Some Ithaca eye candy for you Chief.
The old Crass 2
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The gussied up Lefever Nitro .410 (one is original and this one is upgraded with suedo grade 5 engraving and new wood)
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This is the NID field .410 ejector
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The 20g 3E was saved from the brink. It had a broken stock and some mechanical problems and no finish on it when I got it. Gunter Pfrommer of Ithaca Classic Doubles fame, now a independent smith, did the work. It's been a real treat to hunt this gun.
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It's not about how many, it's about how.
Life is too short to hunt with an ugly dog or gun

Maintain a balance of nature, use a beautiful gun when shooting a beautiful bird

#15 TonyS

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Posted 17 July 2012 - 01:53 PM

Wow! I sure love doubles.

#16 stephen722

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Posted 17 July 2012 - 03:57 PM

wow is right! them some very nice bird gun's where in the heck do you find paper 410 case's?

#17 sxshooter

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Posted 17 July 2012 - 05:15 PM

Stephenj

I load 12ga papers only for my damascus gun

Thanks for the complements. Maybe some of you have enough interest to drop by the doublegunshop.com forum. Great b
unch
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Life is too short to hunt with an ugly dog or gun

Maintain a balance of nature, use a beautiful gun when shooting a beautiful bird

#18 whatjeffhunts

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Posted 18 July 2012 - 05:16 PM

Man this is my longest thread and I was only looking for double to restore. I think I found one. What do you guys think? A little more then I wanted to spend.

http://www.turnbullm...e.asp?pid=36508

http://www.turnbullm...e.asp?pid=36493

There is also this one

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#19 sxshooter

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Posted 18 July 2012 - 06:01 PM

We had to keep the thread going while you were looking for a gun.

Doug Turnbull is a nice guy and an expert restoration house with prestige. However, just because he's selling these, it doesn't mean they won't have hidden problems. So, all the standard buyer beware stuff applies.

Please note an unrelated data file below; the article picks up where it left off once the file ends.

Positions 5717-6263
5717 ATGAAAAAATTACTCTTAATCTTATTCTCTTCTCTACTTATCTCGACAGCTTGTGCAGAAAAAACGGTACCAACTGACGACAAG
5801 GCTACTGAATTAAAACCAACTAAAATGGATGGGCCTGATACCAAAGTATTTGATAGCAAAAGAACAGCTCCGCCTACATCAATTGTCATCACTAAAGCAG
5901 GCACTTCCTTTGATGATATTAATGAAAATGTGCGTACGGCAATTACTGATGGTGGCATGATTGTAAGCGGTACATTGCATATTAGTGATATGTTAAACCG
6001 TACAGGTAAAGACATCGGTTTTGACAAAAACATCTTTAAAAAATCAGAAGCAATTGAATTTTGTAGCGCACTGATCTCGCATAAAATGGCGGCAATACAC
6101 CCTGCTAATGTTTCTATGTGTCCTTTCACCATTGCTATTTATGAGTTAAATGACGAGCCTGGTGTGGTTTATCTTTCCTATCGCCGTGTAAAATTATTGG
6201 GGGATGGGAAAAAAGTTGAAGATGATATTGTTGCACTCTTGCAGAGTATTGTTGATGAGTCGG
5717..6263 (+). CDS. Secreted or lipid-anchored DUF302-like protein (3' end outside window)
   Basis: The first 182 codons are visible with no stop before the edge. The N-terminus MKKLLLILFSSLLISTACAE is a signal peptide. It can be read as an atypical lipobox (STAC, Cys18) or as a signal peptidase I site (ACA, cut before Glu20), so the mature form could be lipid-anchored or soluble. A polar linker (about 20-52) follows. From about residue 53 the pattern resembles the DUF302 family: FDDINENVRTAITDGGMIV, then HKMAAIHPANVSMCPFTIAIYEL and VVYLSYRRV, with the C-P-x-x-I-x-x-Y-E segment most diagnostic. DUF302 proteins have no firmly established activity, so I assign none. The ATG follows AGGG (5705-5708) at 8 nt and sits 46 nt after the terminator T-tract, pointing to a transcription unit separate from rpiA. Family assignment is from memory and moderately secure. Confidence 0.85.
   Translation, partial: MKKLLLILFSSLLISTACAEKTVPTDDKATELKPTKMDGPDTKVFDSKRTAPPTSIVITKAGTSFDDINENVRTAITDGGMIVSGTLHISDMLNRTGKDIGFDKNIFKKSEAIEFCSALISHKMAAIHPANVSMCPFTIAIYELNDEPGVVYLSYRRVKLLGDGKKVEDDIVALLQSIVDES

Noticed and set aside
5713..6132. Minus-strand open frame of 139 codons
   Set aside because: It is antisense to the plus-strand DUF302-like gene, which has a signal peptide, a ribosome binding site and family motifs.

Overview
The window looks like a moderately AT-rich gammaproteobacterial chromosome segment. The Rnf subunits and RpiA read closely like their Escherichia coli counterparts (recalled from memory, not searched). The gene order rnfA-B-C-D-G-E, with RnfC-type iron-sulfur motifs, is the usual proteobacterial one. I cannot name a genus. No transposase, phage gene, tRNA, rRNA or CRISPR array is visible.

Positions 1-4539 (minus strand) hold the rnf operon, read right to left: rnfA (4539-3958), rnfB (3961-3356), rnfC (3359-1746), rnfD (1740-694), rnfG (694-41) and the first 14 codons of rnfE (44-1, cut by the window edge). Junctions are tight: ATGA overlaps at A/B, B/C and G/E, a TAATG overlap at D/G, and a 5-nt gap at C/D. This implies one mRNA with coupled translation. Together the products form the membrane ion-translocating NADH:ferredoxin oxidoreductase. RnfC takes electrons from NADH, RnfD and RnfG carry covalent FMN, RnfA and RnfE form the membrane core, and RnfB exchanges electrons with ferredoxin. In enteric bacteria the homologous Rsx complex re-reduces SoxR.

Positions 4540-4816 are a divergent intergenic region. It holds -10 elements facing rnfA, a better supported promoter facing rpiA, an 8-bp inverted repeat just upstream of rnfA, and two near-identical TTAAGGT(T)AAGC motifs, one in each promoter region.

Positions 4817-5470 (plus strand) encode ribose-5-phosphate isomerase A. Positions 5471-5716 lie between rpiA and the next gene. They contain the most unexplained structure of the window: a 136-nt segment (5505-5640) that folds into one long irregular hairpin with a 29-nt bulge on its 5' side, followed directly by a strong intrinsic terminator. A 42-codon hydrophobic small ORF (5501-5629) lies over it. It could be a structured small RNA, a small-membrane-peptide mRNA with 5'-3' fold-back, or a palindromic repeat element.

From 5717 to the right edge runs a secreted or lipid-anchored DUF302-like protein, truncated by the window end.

My opinion on the gun is that I'd spend twice that on a guns without a broken stock or other stock issues. The broken stock will continue to be a problem with that poor repair job. You won't have good wood fit and glue joints. That second gun looks to have had some hack replace the stock with one off of another gun of same model but of a different fit. All the guns back then were not exactly the same as the machining of the frames was with manually controlled machines and the stocks were hand fitted. A gun with a sound stock and good barrels that are on-face should be a standard you go by. There are countless examples like those out there than have stock problems. A double gun stock replacement is a very expensive thing to do if done right. It's not like replacing a Mossberg or 870 stock. No two are identical.

I've made my share of mistakes buying broken stocked guns and spent thousands upon thousands replacing them or hundreds of hours making new ones myself.

If you still insist on pursueing those guns, (or with any gun) ask these questions:
is the gun damascus barreled? as it's nearly impossible to tell one way or another from those pictures. Damascus is ok if you learn a bit and will only shoot appropriate pressure loads in them. That means reloading to low pressures or finding appropriately low pressure loads from specialty ammo makers and paying a premium for them.
are the barrels are "on-face"?
are the ribs are tight with no delamination?
are there any bulges in the barrels?
what are the minimum wallthicknesses of the barrels? (don't buy it if they are less than around .025")
Is the top lever to the right on closing the gun?
is the gun fully functional? (broken firing pins? internal springs? etc.)


When you said you were looking for a gun to "restore", it conjures up many past memories of some messed up attempts at this kind of work on doubles. I really urge you to look into buying a book from this fellow we knew in England that recently passed away. His passion was what you are considering doing. You can learn a lot of what it takes to do restoration work on doubles from his book. ...and what not to do. Besides, the cost goes toward supporting his widow and kids.
http://www.doublegun...2376#Post272376
It's not about how many, it's about how.
Life is too short to hunt with an ugly dog or gun

Maintain a balance of nature, use a beautiful gun when shooting a beautiful bird

#20 clampdaddy

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Posted 18 July 2012 - 06:19 PM

The fact that Turnbull is selling them kind of makes me think that he figured that there was enough wrong with them to make it cost prohibitive for him to do one of his beautiful rebuilds.